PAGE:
As a result, it's now a minimum of $16 per night, even if you're a solo traveller, and up to $32 per night in some parks, including Ambury. While this is still affordable compared to many other options in Auckland, if you are planning to spend more than the occasional night in any of the regional parks, I would recommend the annual camping pass – see details opposite.

How to book

As you have probably figured out by now, I’m a big fan of the Auckland regional parks. However, if there is one thing I don’t like about the parks, it’s the last day in February (inclusive) and Muriwai Regional Park all year around.

You have to book over the phone when using an annual camping pass – which can be time-consuming. The council has told me they are working on making online booking available for camping pass holders so we might see this change soon.

The pass is valid from 1 September through to 31 August – no matter when you buy it. So if you buy yours in January, you only get six months but still pay the full price. In short, the annual pass is a great option for those who spend a lot of time in Auckland and are planning to use the parks regularly – especially outside of the busy summer months.

But there are limitations. booking system (that, and the recent steep price increases for solo travellers!). The council finally moved to an online system about a year ago (before, you could only book via phone).

This is a step in the right direction, but booking is still a lot more complicated than it could and should be. It can be tricky to find your park and navigate the system. But I've been told the council is continuously working on improving it, so who knows, it might be much better soon.

For now, you book via holidayplaces, select ‘Find accommodation in our parks’ and then work your way through the steps. The first time you book at any of the regional parks, you will have to create an account.

For future bookings, you then only need to log in. With the parks becoming more popular in summer, I would advise booking your summer getaways early. Outside of the school holidays, you can be a bit more spontaneous.

The annual camping pass

With prices between $16 and $32 per vehicle, the parks are among the more affordable options in Auckland. However, when you spend several weeks a year in Auckland, as I do, the cost still adds up pretty quickly. But the good news for frequent visitors is that there is an annual pass.

For $250 per year (as of 2019) per vehicle, which includes as many people as your RV is certified self-contained for, you can stay as many nights per year as you want. While Auckland Council has increased the price significantly this year (it used to be only $138 per year), this is still an excellent option for anyone who spends more than 10-15 nights in Auckland.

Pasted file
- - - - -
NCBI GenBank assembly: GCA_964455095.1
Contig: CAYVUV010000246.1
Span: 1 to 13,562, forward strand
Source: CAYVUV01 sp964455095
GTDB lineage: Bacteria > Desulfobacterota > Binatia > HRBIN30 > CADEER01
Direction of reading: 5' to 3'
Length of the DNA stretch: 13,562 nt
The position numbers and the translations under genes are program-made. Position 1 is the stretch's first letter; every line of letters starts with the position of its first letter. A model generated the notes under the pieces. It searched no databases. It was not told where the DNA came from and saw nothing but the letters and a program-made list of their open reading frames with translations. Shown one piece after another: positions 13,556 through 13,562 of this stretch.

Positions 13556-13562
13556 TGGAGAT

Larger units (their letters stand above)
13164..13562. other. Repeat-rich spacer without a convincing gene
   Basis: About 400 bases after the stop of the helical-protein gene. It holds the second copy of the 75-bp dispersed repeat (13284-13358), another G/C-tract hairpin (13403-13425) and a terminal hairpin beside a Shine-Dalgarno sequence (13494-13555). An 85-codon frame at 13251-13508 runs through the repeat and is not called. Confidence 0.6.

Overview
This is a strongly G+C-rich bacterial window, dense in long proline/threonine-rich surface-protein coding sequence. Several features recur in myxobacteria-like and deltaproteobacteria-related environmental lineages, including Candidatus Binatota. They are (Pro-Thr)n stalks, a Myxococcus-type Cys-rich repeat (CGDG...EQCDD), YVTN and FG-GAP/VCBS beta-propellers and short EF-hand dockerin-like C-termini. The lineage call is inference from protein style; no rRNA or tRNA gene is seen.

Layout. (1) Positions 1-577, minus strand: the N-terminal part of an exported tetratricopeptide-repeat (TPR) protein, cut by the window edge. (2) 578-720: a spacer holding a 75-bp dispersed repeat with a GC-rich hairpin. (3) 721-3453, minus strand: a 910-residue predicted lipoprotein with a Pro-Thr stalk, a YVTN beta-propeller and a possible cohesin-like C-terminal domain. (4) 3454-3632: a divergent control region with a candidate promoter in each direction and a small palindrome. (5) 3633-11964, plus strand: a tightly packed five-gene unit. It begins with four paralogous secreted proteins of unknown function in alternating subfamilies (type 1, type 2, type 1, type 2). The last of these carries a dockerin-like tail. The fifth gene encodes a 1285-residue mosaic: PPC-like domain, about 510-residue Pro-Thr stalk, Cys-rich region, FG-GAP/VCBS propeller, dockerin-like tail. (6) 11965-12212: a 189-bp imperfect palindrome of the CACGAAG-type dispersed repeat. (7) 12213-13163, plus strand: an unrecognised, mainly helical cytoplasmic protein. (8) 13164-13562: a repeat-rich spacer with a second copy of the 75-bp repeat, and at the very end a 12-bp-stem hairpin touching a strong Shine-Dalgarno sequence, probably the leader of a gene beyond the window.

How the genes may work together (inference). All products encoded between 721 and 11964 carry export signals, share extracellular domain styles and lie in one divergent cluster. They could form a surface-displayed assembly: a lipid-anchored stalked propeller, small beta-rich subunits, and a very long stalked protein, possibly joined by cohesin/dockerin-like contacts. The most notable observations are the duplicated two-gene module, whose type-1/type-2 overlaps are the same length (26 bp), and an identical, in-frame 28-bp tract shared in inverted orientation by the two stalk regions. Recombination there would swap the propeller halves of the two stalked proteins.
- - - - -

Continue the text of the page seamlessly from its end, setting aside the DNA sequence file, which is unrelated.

However, before you think this sounds too good to be true, there are a few limitations to be aware of:

  • The rules around length of stay still apply. For example, if a park allows a maximum stay of three nights, you would have to leave for at least one night before you can come back.
  • You cannot book in advance, only on the day you will arrive at the park. While this is certainly a limitation, I've only once not been able to book a park on the day because it was already full, and that was for Long Bay, where only 10 vehicles are allowed per night. However, during the busy summer months, this can be a serious limitation.
  • The pass cannot be used at the popular East Coast parks (Tawharanui, Scandrett, Mahurangi, Wenderholm and Shakespear) from 1 December to the last day in February (inclusive) and Muriwai Regional Park all year around.
  • You have to book over the phone when using an annual camping pass – which can be time-consuming. The council has told me they are working on making online booking available for camping pass holders so we might see this change soon.
  • The pass is valid from 1 September through to 31 August – no matter when you buy it. So if you buy yours in January, you only get six months but still pay the full price. In short, the annual pass is a great option for those who spend a lot of time in Auckland and are planning to use the parks regularly – especially outside of the busy summer months. But there are limitations.

Where to learn more

  • Learn more about the parks on the Auckland Council website and book your stay: holidayplaces
  • Apply for an annual camping pass (the form to download also includes the overview table mentioned earlier):
  • Call Auckland Council: 09 366 2000
  • Auckland Council emergency number (for example, if you need to report something urgent in the middle of the night during your stay): 09 201 0101
  • Use the NZMCA or CamperMate mobile apps to find parks and learn about the facilities available